Ethnobotany and/or associated history:
To the south of Potries, there is a mountainous area called “The Penyascos” (the rocks). It is precisely on the most Eastern hill where the Calvary is placed. We find ourselves walking up the steep hill adorned with centenarian cypresses, on a cobbled and stepped path which allows people to go up from the village to the hermitage; it was built around mid XIX century on top of the hill.
The calvary itself, is built with solid bricks on a two metres high square base construction, each crowned with triangular pediments with a cross on top; these were made of cooked clay in a mould from the “rejolar” (local brick making factory), which was owned by the Aznar family from Potries. Inside each construction we can find an upper niche where the ceramic pannels with the stations of the Cross were painted.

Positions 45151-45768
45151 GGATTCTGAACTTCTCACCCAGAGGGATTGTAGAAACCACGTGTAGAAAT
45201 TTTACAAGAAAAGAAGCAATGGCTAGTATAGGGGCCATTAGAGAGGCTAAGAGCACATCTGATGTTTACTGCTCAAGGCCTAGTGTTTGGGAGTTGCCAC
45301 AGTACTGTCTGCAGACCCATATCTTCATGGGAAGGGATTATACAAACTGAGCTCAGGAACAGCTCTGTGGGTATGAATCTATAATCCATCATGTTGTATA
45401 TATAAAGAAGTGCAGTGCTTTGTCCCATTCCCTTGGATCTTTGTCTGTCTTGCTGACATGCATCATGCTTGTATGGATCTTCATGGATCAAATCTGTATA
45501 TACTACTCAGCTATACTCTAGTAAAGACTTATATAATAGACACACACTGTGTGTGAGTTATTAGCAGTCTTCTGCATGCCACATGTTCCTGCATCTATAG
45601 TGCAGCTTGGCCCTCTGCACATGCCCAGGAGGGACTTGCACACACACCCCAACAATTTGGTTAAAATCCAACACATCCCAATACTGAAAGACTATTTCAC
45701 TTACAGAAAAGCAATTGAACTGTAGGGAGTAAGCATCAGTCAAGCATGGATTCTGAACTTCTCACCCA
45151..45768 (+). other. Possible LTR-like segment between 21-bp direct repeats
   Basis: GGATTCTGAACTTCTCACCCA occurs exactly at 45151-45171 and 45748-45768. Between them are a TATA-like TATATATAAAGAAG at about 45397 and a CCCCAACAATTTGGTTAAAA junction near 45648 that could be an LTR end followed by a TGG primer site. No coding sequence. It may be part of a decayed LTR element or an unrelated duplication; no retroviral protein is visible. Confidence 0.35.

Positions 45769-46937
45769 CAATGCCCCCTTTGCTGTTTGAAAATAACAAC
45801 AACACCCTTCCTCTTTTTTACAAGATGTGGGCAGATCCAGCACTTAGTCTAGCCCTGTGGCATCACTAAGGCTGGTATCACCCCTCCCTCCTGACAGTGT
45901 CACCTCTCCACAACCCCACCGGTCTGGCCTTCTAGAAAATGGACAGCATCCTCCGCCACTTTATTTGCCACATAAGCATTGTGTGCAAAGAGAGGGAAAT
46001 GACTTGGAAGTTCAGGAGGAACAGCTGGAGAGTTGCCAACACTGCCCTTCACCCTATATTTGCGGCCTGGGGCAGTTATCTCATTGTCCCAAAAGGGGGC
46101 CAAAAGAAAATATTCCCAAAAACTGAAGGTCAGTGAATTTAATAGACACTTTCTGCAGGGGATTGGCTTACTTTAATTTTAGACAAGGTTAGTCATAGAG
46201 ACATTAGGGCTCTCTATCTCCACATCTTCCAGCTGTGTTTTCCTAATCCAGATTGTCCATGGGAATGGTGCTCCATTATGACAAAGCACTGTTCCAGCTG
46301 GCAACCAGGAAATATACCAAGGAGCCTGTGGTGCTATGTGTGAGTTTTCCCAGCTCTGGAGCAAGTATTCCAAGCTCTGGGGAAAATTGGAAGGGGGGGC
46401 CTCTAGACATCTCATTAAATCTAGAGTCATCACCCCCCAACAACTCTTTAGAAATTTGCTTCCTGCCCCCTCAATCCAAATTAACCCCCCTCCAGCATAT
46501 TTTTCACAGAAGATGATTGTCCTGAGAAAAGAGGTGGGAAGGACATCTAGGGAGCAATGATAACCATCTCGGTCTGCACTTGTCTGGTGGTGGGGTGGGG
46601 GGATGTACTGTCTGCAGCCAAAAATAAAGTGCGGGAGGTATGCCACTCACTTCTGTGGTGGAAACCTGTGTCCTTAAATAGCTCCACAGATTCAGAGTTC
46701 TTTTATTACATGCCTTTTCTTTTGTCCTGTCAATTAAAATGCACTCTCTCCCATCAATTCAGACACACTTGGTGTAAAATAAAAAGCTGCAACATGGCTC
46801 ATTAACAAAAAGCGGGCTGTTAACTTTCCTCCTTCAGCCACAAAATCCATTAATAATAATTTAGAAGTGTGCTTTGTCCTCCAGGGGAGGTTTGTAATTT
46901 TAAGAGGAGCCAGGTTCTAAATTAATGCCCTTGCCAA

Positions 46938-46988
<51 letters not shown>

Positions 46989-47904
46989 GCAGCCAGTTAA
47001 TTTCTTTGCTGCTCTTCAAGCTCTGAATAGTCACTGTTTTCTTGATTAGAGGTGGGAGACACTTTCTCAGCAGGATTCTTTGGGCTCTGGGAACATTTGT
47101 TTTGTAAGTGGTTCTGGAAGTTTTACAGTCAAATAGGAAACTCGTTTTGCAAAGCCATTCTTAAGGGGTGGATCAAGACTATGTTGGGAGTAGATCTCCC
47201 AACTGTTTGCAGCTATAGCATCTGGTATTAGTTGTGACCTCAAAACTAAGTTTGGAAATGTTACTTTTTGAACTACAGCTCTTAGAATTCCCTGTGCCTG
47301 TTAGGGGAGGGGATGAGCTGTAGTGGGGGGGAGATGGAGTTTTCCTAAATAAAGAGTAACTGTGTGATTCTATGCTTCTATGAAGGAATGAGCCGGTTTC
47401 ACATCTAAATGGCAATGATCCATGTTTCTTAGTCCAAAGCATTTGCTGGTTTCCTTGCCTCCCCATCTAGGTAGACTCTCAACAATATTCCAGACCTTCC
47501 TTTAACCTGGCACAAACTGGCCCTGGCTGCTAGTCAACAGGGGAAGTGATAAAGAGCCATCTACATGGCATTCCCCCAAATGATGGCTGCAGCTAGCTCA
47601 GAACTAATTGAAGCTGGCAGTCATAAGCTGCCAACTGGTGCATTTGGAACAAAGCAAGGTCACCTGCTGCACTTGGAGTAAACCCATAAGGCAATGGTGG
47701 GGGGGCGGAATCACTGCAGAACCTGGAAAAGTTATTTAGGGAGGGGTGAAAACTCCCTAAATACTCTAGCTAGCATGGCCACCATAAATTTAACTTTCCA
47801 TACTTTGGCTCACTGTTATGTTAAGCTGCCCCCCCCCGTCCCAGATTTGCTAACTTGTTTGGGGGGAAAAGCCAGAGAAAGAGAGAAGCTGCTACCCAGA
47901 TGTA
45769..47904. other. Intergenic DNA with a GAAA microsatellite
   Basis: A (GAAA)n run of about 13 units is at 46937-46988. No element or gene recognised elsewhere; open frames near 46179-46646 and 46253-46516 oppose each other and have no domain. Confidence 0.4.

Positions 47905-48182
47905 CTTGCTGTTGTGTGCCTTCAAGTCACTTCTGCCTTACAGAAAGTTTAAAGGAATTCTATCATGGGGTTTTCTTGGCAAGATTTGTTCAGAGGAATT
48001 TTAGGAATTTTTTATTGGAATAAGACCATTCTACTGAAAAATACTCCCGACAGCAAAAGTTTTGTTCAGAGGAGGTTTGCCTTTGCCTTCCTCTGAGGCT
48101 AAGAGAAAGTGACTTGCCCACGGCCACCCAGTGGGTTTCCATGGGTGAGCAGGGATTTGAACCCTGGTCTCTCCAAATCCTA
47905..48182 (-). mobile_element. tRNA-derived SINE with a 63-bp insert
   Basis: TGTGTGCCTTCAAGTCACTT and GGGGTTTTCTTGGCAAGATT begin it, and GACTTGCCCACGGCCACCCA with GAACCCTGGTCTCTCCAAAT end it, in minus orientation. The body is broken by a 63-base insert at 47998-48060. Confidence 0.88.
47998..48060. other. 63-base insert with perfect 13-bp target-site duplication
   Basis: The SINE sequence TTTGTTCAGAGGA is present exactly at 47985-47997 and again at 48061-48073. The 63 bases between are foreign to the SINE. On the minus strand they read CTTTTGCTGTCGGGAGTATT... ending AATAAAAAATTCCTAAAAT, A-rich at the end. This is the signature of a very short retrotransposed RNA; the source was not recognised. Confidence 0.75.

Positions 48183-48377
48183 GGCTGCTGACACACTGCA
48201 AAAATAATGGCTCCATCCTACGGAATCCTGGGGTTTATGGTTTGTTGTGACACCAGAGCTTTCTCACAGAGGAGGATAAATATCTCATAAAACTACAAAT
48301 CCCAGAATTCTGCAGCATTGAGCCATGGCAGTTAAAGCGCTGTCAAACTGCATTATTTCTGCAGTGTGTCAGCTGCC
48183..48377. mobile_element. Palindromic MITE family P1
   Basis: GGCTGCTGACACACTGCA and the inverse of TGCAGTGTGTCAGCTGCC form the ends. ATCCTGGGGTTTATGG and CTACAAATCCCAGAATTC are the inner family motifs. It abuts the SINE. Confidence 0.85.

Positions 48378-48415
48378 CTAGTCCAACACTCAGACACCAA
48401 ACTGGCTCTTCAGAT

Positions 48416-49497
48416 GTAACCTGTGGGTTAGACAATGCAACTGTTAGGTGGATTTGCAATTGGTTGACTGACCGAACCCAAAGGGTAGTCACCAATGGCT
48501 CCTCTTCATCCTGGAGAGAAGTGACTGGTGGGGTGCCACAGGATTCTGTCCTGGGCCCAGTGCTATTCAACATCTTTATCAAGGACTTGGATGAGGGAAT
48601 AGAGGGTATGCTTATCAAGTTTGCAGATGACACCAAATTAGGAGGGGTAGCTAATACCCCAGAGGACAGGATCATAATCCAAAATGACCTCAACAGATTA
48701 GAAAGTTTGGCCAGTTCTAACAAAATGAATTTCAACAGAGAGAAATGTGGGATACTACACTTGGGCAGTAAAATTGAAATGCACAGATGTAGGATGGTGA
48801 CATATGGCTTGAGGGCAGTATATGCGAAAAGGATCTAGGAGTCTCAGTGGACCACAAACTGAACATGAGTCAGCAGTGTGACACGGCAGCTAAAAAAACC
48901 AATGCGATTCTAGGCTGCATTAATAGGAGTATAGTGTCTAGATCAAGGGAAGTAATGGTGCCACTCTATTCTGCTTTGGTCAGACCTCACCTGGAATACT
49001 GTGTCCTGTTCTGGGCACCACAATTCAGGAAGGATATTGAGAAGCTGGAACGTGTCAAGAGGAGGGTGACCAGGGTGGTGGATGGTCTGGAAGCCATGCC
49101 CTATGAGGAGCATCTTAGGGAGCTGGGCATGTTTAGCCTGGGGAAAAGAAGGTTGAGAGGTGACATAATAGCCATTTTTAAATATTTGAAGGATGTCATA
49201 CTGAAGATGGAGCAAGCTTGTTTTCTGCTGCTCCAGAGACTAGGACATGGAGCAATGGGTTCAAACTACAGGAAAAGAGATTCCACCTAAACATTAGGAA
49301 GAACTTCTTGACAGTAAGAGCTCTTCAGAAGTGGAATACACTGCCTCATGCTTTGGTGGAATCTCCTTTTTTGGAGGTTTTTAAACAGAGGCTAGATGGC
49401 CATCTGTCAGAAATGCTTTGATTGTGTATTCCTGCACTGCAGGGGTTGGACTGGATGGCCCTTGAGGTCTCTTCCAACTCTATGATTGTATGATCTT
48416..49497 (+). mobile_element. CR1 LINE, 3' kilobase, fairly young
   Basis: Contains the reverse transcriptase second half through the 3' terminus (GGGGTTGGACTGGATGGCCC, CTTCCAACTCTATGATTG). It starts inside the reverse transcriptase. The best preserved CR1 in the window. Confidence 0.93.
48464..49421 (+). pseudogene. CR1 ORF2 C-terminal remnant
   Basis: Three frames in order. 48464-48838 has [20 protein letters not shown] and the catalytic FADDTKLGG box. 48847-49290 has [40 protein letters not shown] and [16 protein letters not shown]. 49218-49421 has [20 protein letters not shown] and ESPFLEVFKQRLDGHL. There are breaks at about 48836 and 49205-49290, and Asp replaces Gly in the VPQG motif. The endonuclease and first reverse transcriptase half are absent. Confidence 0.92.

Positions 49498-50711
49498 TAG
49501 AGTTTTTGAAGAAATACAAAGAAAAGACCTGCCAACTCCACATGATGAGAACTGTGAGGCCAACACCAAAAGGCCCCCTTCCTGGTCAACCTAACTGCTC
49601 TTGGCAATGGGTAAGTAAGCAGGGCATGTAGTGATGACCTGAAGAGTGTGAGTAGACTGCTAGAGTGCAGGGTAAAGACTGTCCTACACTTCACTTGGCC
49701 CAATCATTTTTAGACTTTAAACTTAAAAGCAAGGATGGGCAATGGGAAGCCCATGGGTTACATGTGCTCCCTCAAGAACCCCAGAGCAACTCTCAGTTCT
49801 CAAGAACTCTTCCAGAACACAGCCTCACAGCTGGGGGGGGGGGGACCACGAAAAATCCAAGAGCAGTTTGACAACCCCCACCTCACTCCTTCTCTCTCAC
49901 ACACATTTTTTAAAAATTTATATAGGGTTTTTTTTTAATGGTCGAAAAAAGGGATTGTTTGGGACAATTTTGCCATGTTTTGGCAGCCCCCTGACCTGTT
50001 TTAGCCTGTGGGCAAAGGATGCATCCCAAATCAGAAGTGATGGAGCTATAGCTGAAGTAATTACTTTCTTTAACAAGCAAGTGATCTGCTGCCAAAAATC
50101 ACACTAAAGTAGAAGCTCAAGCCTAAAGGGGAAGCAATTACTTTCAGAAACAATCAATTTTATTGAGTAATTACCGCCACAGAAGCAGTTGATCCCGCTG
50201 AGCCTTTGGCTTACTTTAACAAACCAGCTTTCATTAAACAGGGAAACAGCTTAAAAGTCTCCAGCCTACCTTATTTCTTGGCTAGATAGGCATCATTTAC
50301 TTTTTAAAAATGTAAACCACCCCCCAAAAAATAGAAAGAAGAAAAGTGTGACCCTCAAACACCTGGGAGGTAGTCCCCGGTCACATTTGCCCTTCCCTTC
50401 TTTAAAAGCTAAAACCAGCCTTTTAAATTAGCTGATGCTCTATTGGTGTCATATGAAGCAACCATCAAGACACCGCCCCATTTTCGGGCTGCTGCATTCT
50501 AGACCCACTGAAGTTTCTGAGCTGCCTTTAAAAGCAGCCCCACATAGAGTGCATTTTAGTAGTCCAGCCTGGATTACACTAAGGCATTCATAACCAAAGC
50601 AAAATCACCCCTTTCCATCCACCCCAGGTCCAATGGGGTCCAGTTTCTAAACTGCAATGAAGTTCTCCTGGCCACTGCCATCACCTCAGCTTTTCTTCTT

This calvary already existed already at the end of the XVIII century; there is documented evidence that in 1799 a new house was built to shelter the image of Christ; this fact was the origin of the hermitage construction between 1854 and 1865. During the civil war (1936 -39) these ceramic pannels from the Calvary were destroyed, and were substitued with new ones during the decade of 1950 thanks to the funding by devoted families from the village.